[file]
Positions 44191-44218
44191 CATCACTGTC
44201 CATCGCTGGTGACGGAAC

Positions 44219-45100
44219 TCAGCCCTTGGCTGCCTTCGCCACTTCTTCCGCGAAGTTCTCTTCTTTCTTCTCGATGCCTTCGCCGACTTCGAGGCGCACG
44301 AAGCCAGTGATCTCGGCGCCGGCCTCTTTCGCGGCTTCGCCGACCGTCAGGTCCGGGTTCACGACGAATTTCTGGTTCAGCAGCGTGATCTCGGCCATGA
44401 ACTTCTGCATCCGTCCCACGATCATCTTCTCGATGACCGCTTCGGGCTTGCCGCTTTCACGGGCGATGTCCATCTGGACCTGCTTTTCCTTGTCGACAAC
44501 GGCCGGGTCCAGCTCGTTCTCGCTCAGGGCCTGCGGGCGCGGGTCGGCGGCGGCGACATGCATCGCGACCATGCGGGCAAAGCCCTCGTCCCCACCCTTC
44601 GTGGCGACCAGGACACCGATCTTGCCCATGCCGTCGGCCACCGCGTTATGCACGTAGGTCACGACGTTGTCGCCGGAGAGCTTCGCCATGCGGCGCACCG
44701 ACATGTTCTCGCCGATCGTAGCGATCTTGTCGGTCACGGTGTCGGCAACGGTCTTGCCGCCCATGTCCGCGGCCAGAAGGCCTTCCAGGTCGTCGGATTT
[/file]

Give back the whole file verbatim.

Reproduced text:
Positions 44191-44218
44191 CATCACTGTC
44201 CATCGCTGGTGACGGAAC

Positions 44219-45100
44219 TCAGCCCTTGGCTGCCTTCGCCACTTCTTCCGCGAAGTTCTCTTCTTTCTTCTCGATGCCTTCGCCGACTTCGAGGCGCACG
44301 AAGCCAGTGATCTCGGCGCCGGCCTCTTTCGCGGCTTCGCCGACCGTCAGGTCCGGGTTCACGACGAATTTCTGGTTCAGCAGCGTGATCTCGGCCATGA
44401 ACTTCTGCATCCGTCCCACGATCATCTTCTCGATGACCGCTTCGGGCTTGCCGCTTTCACGGGCGATGTCCATCTGGACCTGCTTTTCCTTGTCGACAAC
44501 GGCCGGGTCCAGCTCGTTCTCGCTCAGGGCCTGCGGGCGCGGGTCGGCGGCGGCGACATGCATCGCGACCATGCGGGCAAAGCCCTCGTCCCCACCCTTC
44601 GTGGCGACCAGGACACCGATCTTGCCCATGCCGTCGGCCACCGCGTTATGCACGTAGGTCACGACGTTGTCGCCGGAGAGCTTCGCCATGCGGCGCACCG
44701 ACATGTTCTCGCCGATCGTAGCGATCTTGTCGGTCACGGTGTCGGCAACGGTCTTGCCGCCCATGTCCGCGGCCAGAAGGCCTTCCAGGTCGTCGGATTT